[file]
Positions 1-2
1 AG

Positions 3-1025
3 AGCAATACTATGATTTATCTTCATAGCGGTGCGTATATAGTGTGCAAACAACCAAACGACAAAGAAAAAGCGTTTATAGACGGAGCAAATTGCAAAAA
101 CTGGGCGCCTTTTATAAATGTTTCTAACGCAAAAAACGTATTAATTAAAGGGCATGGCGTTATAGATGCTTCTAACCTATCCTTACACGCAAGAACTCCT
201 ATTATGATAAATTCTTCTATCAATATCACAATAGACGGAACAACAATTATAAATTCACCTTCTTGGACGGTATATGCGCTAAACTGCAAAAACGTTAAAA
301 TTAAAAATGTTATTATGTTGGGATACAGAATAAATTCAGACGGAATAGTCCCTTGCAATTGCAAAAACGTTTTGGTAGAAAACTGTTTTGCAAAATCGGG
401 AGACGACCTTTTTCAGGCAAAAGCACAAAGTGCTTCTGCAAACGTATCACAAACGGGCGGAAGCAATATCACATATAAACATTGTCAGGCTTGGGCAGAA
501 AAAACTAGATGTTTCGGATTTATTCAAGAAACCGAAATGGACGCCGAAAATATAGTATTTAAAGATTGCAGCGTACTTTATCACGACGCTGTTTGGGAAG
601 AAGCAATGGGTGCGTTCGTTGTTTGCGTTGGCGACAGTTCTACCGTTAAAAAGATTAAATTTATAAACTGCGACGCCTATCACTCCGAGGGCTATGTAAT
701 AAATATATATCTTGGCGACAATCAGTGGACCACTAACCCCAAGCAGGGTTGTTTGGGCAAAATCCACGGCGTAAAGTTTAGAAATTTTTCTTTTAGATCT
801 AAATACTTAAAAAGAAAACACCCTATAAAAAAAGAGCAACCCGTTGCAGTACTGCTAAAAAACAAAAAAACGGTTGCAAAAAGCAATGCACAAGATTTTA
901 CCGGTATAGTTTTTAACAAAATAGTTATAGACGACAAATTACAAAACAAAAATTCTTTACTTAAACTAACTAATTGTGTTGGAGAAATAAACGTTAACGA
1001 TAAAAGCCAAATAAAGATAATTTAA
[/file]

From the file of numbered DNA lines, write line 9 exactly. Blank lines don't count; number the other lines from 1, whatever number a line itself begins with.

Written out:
501 AAAACTAGATGTTTCGGATTTATTCAAGAAACCGAAATGGACGCCGAAAATATAGTATTTAAAGATTGCAGCGTACTTTATCACGACGCTGTTTGGGAAG